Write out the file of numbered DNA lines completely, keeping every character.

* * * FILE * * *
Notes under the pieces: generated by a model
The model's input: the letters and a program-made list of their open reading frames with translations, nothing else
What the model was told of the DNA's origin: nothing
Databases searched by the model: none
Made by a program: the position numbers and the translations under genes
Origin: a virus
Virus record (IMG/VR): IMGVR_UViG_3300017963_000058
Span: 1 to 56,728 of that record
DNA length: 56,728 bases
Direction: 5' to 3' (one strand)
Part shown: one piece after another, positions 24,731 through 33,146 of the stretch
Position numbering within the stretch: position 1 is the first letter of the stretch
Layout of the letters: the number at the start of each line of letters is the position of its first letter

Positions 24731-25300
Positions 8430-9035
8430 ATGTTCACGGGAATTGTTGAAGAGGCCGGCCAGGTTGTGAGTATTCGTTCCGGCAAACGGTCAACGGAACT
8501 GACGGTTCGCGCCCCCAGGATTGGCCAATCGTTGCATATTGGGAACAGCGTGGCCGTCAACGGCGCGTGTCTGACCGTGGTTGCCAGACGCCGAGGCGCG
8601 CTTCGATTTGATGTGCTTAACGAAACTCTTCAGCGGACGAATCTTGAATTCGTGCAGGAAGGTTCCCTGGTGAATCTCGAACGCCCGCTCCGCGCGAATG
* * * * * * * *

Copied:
Notes under the pieces: generated by a model
The model's input: the letters and a program-made list of their open reading frames with translations, nothing else
What the model was told of the DNA's origin: nothing
Databases searched by the model: none
Made by a program: the position numbers and the translations under genes
Origin: a virus
Virus record (IMG/VR): IMGVR_UViG_3300017963_000058
Span: 1 to 56,728 of that record
DNA length: 56,728 bases
Direction: 5' to 3' (one strand)
Part shown: one piece after another, positions 24,731 through 33,146 of the stretch
Position numbering within the stretch: position 1 is the first letter of the stretch
Layout of the letters: the number at the start of each line of letters is the position of its first letter

Positions 24731-25300
Positions 8430-9035
8430 ATGTTCACGGGAATTGTTGAAGAGGCCGGCCAGGTTGTGAGTATTCGTTCCGGCAAACGGTCAACGGAACT
8501 GACGGTTCGCGCCCCCAGGATTGGCCAATCGTTGCATATTGGGAACAGCGTGGCCGTCAACGGCGCGTGTCTGACCGTGGTTGCCAGACGCCGAGGCGCG
8601 CTTCGATTTGATGTGCTTAACGAAACTCTTCAGCGGACGAATCTTGAATTCGTGCAGGAAGGTTCCCTGGTGAATCTCGAACGCCCGCTCCGCGCGAATG